Entries in self-confidence (4)


Your Self-Perceived Relationship Desirability Influences Your Self-Esteem

Your self-esteem depends in part on your internal “sociometer,” or how socially accepted you feel. To test the importance of social acceptance within romantic relationships (i.e., a “mating sociometer”), researchers measured participants’ self-esteem, self-perceived attractiveness, and romantic self-confidence (“I have no difficulty maintaining a satisfying romantic relationship”). Greater self-perceived attractiveness increased romantic self-confidence, which produced higher self-esteem. It seems looking good makes you more confident about your ability to attract and maintain relationships, which bodes well for your self-esteem.

Bale, C., & Archer, J. (2013). Self-perceived attractiveness, romantic desirability and self-esteem: A mating sociometer perspective. Evolutionary Psychology, 11(1), 68-84.


Expressing Your Insecurities to Your Partner Can Actually Create More Insecurities. Here’s Why.

Insecurities: we’ve all got a few. They’re those intrusive thoughts people have about mistakes they might have made, flaws they might have, and negative opinions that others might have about them. Insecurities can be frustratingly persistent, and they can really interfere with close relationships1,2 (“You looked at that girl, I saw you looking!”). It’s not realistic to expect people to simply ignore these insecurities. So the question becomes: what is the healthiest way to deal with these nagging thoughts and feelings?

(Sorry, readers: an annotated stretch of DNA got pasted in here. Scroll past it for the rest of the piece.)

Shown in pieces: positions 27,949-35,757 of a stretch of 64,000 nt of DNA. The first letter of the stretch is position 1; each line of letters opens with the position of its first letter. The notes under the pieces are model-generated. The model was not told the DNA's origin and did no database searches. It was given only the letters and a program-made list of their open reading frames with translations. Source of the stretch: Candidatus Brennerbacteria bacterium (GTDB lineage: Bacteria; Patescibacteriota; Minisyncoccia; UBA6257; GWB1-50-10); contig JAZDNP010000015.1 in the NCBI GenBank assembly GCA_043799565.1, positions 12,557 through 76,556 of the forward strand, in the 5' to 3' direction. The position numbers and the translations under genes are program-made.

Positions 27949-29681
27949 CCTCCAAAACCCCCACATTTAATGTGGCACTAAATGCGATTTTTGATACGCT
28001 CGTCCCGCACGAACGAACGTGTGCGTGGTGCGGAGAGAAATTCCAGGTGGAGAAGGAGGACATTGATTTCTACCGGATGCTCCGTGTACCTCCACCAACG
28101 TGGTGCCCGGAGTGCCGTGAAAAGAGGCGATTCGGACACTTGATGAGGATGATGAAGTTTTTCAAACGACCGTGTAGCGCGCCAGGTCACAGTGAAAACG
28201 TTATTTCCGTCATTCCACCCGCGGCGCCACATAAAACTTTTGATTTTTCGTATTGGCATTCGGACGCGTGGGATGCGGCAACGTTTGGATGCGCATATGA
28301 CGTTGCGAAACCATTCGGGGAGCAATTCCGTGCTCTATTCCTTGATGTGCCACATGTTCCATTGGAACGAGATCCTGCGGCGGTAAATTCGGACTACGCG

One seemingly obvious solution might be to reveal your insecurities to someone you’re close to—such as a friend or a romantic partner—so that this person could help you to feel better. However, recent research has revealed a way that this approach can sometimes fail to work, and can even backfire.

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Failure to Land: Factors That Influence a Husband’s Failure to Finish in the Bedroom

Q: What causes a man to not be able to “finish” in the bedroom? Is this because of an emotional disconnect from the wife? Does he want to be with someone else?

A: Thanks for your question. Erectile dysfunction (ED), defined as the inability of a man to attain and/or maintain an erection that is sufficient for sexual performance, is the most common sexual disorder among men in many parts of the world.

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Do Happy Teens Divorce More?

A recent article indicates teenagers who were most happy were also more likely to divorce as adults. But remember: correlation doesn't equal causation! It's probably the case that teenage happiness is associated with the self-confidence, support, and enpowerment to leave bad relationships as an adult; not that happiness itself causes divorce.

Click here to read more about these findings on the HuffingtonPost.com.

Richards, M., & Huppert, F. A. (2011). Do positive children become positive adults? Evidence from a longitudinal birth cohort study. The Journal of Positive Psychology, 6, 75-87.